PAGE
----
Movable Type as a Desktop App

Websites As Applications

Fluid

Tabbed browsing really is a modern marvel. If you haven’t tried it, you should. And while your at it, have you heard about running water?

Trouble is, when you’ve got your Gmail, Facebook, Google Calendar, Basecamp, Flickr, Digg and all the other sites a web savant needs to survive, things get pretty cluttered pretty quickly.

Enter: Fluid. According to the site, Fluid is a free, site-specific browser for Mac OS X Leopard that lets you use the Safari Webkit to create applications out of your favorite sites. “Why bother?” you may ask. Simple: Fluid lets your web browsing be web browsing while your tools get a special place in your dock. You can hide them at will, give them their own icons; Fluid even recognizes some popular sites like Gmail and puts up a badge when you have a new message. There’s even a handy API for mashing up things like Gmail and Flickr as well as built in Userscript support (Greasemonkey).

Movable Type, Desktop Edition

Movable Type As An Application

I immediately thought of Movable Type. I have one Movable Type install on my server that powers nearly a dozen of my sites, so I’m constantly accessing it. Since I work quite a bit with other client’s installs, it’s easy to get them mixed up when I’ve got thirty tabs open. Fluid lets me turn my Movable Type install into an app which is then accessible via Quicksilver.


The Setup

How do you turn Movable Type into a “desktop app”. It’s surprisingly easy.

Download and install Fluid. Get it here and follow the installation instructions.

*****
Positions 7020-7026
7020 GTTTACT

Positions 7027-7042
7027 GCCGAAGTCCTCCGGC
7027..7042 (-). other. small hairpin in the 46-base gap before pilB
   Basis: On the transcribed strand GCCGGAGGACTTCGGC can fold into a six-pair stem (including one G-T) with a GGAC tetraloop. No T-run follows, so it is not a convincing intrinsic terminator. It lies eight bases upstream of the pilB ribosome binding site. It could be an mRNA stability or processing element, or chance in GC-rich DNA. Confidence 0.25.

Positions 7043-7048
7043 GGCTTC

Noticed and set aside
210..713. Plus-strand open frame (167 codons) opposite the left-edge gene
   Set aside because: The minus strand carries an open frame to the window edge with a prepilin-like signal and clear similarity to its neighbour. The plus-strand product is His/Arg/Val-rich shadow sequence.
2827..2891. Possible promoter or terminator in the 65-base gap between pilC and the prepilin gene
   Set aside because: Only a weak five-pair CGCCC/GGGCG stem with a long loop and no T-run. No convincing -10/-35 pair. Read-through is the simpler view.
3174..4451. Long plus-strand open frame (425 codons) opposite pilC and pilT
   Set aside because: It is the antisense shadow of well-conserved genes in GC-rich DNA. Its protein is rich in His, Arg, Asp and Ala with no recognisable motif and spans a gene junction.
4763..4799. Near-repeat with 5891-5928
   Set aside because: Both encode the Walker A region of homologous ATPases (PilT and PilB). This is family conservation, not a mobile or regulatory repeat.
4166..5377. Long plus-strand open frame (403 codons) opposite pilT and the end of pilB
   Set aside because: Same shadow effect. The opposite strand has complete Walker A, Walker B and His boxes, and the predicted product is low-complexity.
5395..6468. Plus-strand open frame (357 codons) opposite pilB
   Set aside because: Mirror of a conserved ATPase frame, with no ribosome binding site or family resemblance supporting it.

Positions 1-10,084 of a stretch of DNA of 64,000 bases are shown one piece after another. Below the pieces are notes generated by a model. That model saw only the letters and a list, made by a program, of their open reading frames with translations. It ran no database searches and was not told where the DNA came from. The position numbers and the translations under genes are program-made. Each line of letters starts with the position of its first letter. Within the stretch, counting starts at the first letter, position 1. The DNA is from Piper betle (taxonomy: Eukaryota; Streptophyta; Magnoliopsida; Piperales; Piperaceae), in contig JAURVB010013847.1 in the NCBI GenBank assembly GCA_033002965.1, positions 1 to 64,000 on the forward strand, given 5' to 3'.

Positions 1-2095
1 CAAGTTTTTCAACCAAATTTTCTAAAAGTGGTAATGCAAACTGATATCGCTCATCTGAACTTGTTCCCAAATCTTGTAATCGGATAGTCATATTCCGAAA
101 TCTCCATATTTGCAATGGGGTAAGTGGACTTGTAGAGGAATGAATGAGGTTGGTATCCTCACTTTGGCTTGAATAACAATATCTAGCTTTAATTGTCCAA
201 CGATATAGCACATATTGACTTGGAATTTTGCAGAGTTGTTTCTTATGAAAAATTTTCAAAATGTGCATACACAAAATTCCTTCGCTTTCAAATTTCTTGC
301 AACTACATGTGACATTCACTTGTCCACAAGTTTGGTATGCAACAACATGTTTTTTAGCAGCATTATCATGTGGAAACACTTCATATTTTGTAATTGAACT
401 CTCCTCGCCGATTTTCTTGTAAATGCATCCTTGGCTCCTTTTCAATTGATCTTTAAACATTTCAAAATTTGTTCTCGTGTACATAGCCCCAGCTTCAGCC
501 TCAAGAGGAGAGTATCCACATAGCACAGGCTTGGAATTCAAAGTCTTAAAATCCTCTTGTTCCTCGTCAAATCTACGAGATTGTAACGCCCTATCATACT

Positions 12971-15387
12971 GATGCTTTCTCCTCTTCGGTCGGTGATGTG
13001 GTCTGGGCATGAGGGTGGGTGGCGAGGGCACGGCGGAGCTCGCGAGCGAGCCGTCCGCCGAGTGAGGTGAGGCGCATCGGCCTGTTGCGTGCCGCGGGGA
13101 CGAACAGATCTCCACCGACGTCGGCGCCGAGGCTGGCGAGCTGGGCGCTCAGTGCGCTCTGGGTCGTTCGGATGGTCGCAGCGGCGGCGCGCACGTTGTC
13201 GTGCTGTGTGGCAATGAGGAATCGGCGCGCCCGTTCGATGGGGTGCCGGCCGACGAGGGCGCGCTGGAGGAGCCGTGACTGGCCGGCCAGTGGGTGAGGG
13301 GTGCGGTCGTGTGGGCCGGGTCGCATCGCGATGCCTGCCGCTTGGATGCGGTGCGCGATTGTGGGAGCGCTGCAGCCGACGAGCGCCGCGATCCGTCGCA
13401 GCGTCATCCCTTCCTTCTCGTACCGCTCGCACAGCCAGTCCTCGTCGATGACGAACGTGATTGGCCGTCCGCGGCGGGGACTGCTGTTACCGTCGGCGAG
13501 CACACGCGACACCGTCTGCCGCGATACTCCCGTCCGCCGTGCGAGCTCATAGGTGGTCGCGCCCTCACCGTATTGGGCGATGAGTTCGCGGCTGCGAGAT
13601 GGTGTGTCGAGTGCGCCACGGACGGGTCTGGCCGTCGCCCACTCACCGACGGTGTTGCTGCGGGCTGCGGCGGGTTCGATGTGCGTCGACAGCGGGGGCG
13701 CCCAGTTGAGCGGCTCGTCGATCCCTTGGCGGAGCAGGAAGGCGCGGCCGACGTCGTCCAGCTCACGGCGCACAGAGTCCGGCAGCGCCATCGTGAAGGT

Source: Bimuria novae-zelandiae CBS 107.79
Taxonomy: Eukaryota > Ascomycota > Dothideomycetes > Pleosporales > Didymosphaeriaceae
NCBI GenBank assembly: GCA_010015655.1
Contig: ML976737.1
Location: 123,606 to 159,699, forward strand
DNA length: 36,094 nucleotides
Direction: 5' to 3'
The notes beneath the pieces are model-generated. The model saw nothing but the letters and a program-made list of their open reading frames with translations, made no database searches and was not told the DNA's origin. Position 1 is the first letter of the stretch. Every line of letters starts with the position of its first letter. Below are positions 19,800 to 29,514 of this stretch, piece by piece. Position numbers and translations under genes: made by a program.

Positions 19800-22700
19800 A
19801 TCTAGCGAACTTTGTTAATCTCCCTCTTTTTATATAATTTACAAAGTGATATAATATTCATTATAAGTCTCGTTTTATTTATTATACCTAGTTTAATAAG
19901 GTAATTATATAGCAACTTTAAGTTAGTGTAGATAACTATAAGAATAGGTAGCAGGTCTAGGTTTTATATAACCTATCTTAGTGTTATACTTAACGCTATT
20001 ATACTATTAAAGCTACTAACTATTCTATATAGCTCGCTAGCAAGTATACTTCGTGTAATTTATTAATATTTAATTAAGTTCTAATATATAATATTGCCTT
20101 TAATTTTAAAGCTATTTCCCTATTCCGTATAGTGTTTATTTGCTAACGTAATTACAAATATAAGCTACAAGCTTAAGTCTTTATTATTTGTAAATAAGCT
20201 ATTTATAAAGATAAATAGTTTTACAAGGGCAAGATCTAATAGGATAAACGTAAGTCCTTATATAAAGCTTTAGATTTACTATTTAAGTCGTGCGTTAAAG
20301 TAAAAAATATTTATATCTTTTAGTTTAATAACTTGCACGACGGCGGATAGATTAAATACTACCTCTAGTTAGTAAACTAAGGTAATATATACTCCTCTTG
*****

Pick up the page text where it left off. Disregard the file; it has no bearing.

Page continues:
Create a new application. When you run Fluid, it comes up with four simple options. The URL for the application you’re creating, the name you’d like to give your application, where it’s going to be created (default is your Application directory) and the icon to be used to represent your application:

Create a new Fluid Application

In the first field, put in the url of your Movable Type install. For instance, http://mywebsite.com/cgi-bin/mt/mt.fcgi. Name it whatever you’d like. I’d generally keep it in the Applications folder. For the icon you can use this .png icon that I’ve created (or select your own.)

Movable Type Icon for Fluid

Launch and enjoy! (You may even want to right-click the icon and keep it on the dock.)

One final note: if you can’t seem to log in or if Fluid keeps sending you over to your default browser, you may need to go under Preferences » Advanced and Select “Allow browsing to any URL” in order to get it working correctly.’

Do More: Install the iMT plugin and make it a menubar extra. Suddenly, updating your site is as easy as Twittering! Read the article.